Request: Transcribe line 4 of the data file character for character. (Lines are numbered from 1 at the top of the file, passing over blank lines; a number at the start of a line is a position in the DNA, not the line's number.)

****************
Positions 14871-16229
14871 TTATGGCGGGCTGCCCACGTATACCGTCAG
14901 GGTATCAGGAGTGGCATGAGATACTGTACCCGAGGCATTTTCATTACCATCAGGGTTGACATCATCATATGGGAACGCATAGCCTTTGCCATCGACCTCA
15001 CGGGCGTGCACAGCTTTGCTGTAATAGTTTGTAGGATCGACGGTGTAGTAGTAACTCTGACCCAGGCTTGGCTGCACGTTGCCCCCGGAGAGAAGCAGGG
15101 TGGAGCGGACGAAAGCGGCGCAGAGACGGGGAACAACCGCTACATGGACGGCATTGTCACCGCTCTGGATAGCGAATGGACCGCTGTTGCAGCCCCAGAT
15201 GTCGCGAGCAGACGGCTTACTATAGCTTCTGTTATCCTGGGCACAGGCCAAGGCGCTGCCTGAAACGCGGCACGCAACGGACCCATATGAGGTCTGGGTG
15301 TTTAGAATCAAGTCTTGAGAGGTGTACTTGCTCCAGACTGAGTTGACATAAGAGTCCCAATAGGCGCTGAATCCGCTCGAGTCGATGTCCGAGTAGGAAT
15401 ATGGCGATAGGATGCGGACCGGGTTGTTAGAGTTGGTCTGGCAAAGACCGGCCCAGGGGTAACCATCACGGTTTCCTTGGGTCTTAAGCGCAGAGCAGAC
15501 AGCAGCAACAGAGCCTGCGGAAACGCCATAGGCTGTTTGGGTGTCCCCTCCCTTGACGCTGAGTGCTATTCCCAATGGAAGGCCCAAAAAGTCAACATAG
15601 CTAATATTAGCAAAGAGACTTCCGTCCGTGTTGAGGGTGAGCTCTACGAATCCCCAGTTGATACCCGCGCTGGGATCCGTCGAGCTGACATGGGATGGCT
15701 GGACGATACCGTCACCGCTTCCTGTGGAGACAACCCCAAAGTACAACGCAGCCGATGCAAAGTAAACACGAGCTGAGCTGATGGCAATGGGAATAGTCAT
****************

15001 CGGGCGTGCACAGCTTTGCTGTAATAGTTTGTAGGATCGACGGTGTAGTAGTAACTCTGACCCAGGCTTGGCTGCACGTTGCCCCCGGAGAGAAGCAGGG